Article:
Abortion providers around the country who are familiar with the document said it has been used for years to deceive and intimidate patients and providers by threatening them with legal action should they go through with obtaining or providing an abortion.
Vicki Saporta, president and CEO of the National Abortion Federation, previously told Rewire that abortion providers from across the country have reported receiving the forms.
“It’s just another tactic to intimidate and coerce women into not choosing to have an abortion—tricking women into thinking they have signed this and discouraging them from going through with their initial decision and inclination,” Saporta said.
Busby said that the types of tactics used by TFJ and other anti-choice organizations are a form of coercion.
“Everyone deserves to make decisions about abortion free of coercion, including not being coerced by crisis pregnancy centers,” Busby said. “Anyone’s decision to have an abortion should be free of shame and stigma, which crisis pregnancy centers and groups like the Justice Foundation perpetuate.”
“Law enforcement would be well advised to seek their own legal advice, rather than rely on this so-called ‘training,” Busby said.
The grand jury returned indictments against Daleiden and Merritt on felony charges of tampering with an official government document for purportedly using a fraudulent driver's license to gain access to a Planned Parenthood center in Houston.
UPDATE, July 26, 2:47 p.m.: This piece has been updated to include a statement from Planned Parenthood.
On Tuesday, the Harris County District Attorney’s office in Texas dismissed the remaining criminal charges against anti-choice activists David Daleiden and Sandra Merritt related to their production of widely discredited, heavily edited videos alleging Planned Parenthood was illegally profiting from fetal tissue donations.
The criminal charges against the pair originally stemmed from Republican Texas lawmakers’ responses to the videos’ release. Attorney General Ken Paxton, Gov. Greg Abbott, and Lt. Gov. Dan Patrick all called for the Harris County District attorney’s Office to begin a criminal investigation into Planned Parenthood Gulf Coast last August, after the release of one video that featured clinic staff in Houston talking about the methods and costs of preserving fetal tissue for life-saving scientific research.
A Texas grand jury found no evidence of wrongdoing by Planned Parenthood staff and declined to bring any criminal charges against the health-care provider. More than a dozen state and federal investigations have similarly turned up no evidence of lawbreaking by the reproductive health-care provider.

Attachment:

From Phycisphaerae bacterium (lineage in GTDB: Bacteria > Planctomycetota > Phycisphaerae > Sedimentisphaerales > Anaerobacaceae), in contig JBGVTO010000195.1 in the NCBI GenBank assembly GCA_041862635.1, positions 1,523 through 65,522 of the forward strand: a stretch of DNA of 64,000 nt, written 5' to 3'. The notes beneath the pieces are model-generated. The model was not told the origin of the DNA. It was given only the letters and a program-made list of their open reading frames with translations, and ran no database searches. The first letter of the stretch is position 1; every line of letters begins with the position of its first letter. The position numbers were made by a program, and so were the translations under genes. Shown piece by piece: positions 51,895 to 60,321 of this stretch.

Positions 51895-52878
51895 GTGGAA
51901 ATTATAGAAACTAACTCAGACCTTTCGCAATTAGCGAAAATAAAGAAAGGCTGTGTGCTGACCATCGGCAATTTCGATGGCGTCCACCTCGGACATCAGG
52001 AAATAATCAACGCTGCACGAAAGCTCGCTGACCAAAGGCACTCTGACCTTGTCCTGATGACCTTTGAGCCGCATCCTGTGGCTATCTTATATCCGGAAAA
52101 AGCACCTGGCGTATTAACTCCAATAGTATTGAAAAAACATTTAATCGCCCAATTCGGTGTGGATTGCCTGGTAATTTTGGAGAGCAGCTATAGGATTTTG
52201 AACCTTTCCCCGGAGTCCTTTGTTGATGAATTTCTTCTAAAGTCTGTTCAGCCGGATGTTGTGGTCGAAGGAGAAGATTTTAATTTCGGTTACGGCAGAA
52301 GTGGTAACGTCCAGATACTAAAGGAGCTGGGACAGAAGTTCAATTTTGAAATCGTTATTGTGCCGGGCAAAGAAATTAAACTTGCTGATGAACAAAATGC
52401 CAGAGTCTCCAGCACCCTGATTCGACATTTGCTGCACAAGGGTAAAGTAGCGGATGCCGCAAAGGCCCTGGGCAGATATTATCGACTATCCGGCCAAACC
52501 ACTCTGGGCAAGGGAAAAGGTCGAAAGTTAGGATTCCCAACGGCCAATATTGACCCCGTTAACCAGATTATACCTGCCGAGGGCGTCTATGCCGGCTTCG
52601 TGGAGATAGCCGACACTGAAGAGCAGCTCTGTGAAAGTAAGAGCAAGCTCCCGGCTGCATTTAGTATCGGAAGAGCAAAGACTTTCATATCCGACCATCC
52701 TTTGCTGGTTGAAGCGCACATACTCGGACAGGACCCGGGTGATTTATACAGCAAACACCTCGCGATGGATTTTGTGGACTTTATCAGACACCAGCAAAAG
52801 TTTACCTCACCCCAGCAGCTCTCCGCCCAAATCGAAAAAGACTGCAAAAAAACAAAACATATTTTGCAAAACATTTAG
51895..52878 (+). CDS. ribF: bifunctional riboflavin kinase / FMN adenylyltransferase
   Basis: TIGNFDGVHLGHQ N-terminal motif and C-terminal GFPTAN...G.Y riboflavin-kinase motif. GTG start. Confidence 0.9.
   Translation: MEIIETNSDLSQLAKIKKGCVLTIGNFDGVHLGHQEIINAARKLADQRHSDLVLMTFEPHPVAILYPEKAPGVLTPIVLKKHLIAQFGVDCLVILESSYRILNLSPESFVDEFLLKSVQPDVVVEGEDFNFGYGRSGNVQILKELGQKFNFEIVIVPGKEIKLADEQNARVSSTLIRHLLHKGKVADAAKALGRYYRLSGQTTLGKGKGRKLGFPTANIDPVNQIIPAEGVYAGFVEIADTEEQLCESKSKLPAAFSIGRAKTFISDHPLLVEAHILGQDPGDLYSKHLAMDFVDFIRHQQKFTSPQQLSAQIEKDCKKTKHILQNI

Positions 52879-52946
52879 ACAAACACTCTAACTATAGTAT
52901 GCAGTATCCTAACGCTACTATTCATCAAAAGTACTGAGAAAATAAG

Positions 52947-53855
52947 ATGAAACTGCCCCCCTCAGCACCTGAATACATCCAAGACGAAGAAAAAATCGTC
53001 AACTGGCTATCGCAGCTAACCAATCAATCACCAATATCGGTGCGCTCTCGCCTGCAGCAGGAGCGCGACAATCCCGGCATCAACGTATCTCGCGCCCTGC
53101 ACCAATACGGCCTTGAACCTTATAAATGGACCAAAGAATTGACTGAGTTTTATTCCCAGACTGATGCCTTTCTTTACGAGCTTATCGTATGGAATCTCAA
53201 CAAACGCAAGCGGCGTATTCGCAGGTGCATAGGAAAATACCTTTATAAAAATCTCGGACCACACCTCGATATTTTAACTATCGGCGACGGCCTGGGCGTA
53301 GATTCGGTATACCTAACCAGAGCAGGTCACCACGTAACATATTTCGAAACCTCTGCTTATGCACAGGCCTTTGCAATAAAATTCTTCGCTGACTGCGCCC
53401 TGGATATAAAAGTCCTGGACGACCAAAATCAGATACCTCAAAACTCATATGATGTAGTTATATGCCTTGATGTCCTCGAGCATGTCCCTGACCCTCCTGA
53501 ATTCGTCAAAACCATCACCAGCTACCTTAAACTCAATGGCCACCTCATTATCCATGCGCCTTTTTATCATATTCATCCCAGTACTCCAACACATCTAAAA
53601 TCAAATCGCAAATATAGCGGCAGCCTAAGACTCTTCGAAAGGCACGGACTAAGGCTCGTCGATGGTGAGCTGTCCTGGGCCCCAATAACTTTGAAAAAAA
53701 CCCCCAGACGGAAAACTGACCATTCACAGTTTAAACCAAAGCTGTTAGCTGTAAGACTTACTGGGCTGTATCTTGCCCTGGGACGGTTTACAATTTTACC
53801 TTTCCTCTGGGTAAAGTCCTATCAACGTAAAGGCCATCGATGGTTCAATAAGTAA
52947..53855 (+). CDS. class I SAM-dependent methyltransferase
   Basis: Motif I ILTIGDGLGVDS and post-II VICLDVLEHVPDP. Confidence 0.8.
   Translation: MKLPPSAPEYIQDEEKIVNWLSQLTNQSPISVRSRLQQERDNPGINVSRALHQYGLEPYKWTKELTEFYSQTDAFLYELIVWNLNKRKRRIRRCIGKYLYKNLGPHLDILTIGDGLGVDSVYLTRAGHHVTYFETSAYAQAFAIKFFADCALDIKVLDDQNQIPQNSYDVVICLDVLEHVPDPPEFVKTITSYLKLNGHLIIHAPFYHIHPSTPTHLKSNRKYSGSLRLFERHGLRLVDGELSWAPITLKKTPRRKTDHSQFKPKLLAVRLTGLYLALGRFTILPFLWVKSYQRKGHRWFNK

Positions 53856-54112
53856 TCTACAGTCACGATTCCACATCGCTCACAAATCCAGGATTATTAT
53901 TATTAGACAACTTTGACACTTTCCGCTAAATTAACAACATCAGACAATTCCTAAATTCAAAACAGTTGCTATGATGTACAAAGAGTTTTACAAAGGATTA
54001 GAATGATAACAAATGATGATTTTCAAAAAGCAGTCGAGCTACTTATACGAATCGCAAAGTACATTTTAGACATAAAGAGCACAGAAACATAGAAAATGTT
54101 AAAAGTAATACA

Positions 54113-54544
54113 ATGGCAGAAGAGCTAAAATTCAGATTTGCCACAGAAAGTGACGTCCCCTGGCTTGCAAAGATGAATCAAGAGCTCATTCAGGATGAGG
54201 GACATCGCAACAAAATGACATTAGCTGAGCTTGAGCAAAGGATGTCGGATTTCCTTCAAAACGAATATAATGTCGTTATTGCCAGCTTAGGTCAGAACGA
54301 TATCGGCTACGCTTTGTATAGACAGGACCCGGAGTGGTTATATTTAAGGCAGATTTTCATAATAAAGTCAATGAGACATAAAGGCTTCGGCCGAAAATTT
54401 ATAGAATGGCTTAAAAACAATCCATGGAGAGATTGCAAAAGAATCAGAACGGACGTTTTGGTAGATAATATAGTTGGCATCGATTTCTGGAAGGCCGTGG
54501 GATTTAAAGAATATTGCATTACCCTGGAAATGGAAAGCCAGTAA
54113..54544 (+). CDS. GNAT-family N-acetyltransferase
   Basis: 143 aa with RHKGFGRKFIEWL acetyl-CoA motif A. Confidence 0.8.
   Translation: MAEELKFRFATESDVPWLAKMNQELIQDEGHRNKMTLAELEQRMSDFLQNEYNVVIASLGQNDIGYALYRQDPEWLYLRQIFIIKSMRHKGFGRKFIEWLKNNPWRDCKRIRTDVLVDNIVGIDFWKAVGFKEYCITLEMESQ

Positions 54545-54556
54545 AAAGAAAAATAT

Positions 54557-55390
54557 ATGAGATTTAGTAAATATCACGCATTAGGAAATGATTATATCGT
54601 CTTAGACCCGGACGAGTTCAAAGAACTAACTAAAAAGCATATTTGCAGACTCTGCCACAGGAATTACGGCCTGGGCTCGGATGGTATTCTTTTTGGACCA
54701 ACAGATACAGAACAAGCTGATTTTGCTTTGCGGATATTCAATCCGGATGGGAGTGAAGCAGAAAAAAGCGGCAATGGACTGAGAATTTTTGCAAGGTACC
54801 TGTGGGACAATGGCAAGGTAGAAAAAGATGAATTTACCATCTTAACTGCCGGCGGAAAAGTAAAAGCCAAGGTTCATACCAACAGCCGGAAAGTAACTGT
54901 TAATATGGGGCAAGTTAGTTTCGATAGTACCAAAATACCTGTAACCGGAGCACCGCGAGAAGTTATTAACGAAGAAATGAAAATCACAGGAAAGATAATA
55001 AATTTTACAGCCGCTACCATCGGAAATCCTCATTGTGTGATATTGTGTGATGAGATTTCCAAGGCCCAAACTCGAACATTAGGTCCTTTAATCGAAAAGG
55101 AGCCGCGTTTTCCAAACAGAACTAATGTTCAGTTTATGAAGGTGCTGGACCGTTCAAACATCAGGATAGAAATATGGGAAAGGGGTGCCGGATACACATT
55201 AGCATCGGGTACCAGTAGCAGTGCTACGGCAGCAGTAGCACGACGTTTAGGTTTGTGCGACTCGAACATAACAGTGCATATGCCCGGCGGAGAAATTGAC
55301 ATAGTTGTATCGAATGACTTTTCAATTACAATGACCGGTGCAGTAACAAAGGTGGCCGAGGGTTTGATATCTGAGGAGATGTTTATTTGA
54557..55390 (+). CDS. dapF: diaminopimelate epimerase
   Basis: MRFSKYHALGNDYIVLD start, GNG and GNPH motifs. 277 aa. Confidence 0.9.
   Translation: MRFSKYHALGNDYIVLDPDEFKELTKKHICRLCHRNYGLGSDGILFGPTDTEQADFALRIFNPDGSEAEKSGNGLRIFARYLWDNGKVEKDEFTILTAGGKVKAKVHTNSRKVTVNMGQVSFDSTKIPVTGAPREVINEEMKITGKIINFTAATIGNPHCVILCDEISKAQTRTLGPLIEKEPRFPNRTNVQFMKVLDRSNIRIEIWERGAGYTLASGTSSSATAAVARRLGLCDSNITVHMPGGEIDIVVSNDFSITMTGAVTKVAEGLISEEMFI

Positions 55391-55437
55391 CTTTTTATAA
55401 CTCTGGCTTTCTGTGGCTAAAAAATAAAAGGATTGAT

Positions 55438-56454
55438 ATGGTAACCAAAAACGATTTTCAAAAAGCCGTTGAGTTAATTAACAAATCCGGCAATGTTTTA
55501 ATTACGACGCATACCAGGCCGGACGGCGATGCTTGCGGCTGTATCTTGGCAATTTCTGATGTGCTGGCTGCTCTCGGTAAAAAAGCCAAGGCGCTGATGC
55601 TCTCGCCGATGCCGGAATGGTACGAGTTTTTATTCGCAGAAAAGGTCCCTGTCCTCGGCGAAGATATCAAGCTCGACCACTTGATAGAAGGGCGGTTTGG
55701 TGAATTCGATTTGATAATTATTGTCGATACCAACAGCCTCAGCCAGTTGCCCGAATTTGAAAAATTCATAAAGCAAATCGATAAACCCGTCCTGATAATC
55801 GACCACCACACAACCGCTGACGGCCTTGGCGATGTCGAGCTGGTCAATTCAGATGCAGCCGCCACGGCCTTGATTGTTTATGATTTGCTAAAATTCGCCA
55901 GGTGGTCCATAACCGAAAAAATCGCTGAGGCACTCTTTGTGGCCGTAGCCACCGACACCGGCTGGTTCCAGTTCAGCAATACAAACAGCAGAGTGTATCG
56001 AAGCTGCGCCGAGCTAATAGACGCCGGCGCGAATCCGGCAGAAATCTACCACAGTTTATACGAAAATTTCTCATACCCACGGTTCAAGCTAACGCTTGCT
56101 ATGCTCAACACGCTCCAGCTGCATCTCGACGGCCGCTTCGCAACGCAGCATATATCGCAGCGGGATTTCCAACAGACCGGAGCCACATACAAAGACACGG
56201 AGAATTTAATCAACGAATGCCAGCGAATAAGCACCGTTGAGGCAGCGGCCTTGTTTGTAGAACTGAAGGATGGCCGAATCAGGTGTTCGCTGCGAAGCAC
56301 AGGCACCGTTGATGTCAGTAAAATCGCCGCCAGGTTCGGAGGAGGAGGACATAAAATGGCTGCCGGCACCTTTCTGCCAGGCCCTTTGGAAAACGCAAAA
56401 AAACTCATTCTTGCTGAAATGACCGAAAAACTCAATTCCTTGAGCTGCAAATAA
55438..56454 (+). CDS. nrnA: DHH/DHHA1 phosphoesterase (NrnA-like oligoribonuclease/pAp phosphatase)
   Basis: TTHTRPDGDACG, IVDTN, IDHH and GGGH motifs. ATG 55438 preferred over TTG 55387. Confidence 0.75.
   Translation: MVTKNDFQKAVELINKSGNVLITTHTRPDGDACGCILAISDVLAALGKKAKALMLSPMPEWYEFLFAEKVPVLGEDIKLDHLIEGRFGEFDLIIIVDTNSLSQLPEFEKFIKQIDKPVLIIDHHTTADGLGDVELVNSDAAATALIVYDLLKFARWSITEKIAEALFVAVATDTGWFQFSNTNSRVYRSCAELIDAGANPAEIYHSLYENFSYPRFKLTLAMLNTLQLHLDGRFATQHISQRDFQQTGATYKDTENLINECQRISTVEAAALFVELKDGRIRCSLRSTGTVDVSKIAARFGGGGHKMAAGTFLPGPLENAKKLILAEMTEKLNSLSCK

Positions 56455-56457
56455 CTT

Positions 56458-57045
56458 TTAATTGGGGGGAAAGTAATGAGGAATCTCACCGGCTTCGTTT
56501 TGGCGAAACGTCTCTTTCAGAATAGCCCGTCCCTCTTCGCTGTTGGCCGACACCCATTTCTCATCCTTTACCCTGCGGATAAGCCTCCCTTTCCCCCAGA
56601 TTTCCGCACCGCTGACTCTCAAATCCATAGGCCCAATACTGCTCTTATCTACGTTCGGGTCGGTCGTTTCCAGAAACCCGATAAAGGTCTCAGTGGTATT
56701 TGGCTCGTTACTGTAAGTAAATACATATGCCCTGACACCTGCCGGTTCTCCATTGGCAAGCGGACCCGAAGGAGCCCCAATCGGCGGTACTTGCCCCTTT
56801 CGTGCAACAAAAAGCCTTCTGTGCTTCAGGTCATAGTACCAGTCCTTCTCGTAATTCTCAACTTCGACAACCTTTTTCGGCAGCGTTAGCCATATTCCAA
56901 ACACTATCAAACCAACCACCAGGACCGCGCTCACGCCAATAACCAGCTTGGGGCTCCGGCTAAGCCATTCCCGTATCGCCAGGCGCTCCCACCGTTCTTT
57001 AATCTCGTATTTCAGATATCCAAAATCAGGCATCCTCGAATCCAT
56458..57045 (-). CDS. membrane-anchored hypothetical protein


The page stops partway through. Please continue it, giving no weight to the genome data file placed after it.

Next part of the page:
Instead, in January, the grand jury returned indictments against Daleiden and Merritt on felony charges of tampering with an official government document for purportedly using a fraudulent driver’s license to gain access to a Planned Parenthood center in Houston. Daleiden was also indicted on a misdemeanor charge related to trying to entice a third party to unlawfully purchase human organs.
A Texas judge in June dismissed the misdemeanor charge against Daleiden on procedural grounds.
“This meritless and retaliatory prosecution should never have been brought,” said Daleiden’s attorney, Peter Breen of the Thomas More Society, in a statement following the announcement that the district attorneys office was dismissing the indictment. “Planned Parenthood did wrong here, not David Daleiden.”
“Planned Parenthood provides high-quality, compassionate health care and has been cleared of any wrongdoing time and again. [Daleiden] and other anti-abortion extremists, on the other hand, spent three years creating a fake company, creating fake identities, and lying. When they couldn’t find any improper or illegal activity, they made it up. They spread malicious lies about Planned Parenthood in order to advance their anti-abortion agenda. The decision to drop the prosecution on a technicality does not negate the fact that the only people who engaged in wrongdoing are the extremists behind this fraud,” Melaney A. Linton, President and CEO of Planned Parenthood Gulf Coast, said in a statement emailed to Rewire after publication.
The district attorney’s dismissal of the felony charges against Daleiden and Merritt happened just before a scheduled court hearing requested by their attorneys to argue the felony indictment should be dismissed.
Daleiden still faces three civil lawsuits elsewhere in the country related to the creation and release of the Planned Parenthood videos.